Every week recently, Laith Abboud – not his real name – has been going to round tables and other meetings organized by political parties in his hometown of Karmah, one of the smaller cities in the central Anbar province. Every time he attends, the 29-year-old says that he gets some money from politicians – and it’s even better if he brings others with him, then he is paid even more.
During the campaigning we feel as though we are people of great importance and that we live in a country that seeks to serve its citizens.
It’s a guaranteed source of income, he told NIQASH. “We only wish that the election campaigns would go on longer,” he adds. “It is an opportunity for many of us, especially those of us who are unemployed. For three or four months before the elections, the political parties here are trying really hard to win our votes and do things for us – so we make use of this time to get something.”
“We only wish that election campaigning could go on longer,” he says.
Paying locals to attend their rallies and debates is not the only way candidates in Anbar try to improve life for their potential constituents. Often would-be politicians bring food and other gifts and they will also do their best in the pre-campaigning period to exert influence and try to get things done for supporters. It shows they have influence and power and therefore should be elected.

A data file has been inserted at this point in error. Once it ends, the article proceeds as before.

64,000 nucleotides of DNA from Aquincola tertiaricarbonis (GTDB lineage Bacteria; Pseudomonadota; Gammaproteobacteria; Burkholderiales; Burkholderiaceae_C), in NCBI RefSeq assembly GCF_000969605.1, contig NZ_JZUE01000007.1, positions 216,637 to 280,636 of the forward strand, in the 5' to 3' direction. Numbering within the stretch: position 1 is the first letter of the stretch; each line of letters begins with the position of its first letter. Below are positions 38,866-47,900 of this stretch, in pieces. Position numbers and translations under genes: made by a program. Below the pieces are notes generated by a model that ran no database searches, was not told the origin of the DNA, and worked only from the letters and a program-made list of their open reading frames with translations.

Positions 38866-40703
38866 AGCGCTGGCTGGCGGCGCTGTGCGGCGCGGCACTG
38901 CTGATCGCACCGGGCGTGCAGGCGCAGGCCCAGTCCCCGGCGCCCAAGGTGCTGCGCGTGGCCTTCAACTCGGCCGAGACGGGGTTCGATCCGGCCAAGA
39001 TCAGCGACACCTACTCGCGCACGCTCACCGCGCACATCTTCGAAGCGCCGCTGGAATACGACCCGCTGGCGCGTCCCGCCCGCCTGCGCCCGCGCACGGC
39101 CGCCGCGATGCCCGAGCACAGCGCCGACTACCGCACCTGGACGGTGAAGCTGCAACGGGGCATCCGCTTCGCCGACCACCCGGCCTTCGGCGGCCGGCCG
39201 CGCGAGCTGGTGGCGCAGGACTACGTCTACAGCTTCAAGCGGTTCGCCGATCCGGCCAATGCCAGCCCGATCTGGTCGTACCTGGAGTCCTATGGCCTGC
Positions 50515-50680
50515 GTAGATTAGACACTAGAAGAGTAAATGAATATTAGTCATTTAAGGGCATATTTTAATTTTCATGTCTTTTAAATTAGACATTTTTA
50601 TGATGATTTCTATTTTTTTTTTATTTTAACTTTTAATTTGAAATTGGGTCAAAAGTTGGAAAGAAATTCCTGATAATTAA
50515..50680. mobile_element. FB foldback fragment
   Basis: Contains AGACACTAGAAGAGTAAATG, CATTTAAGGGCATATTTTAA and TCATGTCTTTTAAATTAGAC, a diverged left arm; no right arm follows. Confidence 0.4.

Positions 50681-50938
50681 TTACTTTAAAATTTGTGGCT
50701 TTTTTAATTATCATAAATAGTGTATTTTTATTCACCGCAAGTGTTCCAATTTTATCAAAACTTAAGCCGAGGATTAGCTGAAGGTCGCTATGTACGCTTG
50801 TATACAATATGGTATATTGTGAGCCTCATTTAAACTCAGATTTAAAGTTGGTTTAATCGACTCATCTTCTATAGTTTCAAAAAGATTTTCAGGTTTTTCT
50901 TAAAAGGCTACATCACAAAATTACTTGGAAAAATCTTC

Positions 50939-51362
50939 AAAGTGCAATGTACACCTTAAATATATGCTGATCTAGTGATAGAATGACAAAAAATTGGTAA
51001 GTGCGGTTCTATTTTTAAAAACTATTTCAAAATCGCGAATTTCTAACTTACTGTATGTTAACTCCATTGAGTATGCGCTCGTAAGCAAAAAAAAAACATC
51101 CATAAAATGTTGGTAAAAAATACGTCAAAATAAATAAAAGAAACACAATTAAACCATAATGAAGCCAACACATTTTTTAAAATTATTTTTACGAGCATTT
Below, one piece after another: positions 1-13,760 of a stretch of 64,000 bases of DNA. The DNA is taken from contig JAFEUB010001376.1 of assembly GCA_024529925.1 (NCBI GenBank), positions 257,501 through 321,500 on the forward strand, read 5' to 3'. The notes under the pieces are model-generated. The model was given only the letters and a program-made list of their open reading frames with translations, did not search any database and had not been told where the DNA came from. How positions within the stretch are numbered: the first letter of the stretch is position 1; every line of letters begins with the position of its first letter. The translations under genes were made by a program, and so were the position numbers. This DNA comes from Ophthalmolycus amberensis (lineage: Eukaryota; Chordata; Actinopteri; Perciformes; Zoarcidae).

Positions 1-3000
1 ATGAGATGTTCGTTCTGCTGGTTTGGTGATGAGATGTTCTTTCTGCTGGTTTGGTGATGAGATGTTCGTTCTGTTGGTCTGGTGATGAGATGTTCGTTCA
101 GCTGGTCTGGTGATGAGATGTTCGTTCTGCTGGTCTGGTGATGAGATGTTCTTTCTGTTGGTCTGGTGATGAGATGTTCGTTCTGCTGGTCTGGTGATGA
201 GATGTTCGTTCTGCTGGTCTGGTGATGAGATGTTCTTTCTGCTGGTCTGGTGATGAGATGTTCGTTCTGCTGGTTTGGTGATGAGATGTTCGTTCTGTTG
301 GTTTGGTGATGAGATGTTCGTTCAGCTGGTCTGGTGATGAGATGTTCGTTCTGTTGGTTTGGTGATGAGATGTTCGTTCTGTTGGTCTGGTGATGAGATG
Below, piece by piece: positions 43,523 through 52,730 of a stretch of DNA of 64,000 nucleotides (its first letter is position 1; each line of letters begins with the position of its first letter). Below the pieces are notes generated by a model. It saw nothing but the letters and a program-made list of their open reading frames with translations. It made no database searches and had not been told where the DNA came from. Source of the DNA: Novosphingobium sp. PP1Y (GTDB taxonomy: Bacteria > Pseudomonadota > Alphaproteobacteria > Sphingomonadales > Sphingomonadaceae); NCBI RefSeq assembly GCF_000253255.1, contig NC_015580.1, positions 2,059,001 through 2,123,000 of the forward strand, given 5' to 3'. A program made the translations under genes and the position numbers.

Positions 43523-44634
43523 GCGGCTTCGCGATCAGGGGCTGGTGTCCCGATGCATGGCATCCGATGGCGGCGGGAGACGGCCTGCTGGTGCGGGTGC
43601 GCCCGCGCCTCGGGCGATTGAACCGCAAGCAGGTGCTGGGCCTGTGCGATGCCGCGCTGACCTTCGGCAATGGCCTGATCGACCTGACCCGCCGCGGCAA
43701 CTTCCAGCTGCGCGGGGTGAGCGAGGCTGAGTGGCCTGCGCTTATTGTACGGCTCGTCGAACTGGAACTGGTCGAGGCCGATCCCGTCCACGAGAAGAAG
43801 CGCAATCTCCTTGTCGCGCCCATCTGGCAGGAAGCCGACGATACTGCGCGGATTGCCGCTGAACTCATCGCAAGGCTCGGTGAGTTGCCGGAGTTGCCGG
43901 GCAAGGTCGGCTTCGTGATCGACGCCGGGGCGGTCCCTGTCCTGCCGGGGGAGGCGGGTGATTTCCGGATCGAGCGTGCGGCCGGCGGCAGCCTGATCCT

Over the past month or so, long-made promises have been fulfilled and stalled projects re-started.
“The candidates work very hard during this period to gain the support and sympathy of voters,” agrees Othman al-Qubaisi, a 46-year-old resident of Fallujah, who adds that he sees local political parties achieve something almost every other day, often things that would never have been achieved if the elections had not been approaching. Al-Qubaisi says he only hopes that the candidates who are eventually elected will keep on behaving like this – but he doubts it.
“I wish the election campaigning could go on for a year, or maybe two years,” jokes Ayman Abdul-Kareem, a 52-year-old who lives in one of the furthest suburbs outside the city of Ramadi; NIQASH meets him in a coffee shop in the city centre. Of course, he knows full well that election campaigning is only legally allowed to happen for one month before the date of the actual elections on May 12.
But if the election campaigning lasted longer, then all the streets would be paved, and everyone would have electricity and water, he says. “Politicians try and satisfy citizens’ desires during campaigning,” he argues. “We feel as though they care for us now, even if it’s only for a little while.”
“During the campaigning we feel as though we are people of great importance and that we live in a country that seeks to serve its citizens,” adds his coffee-drinking partner today, Haji Abdul Rahman, 60. Long may it last, the two men say and toast their wishes with another round of coffees.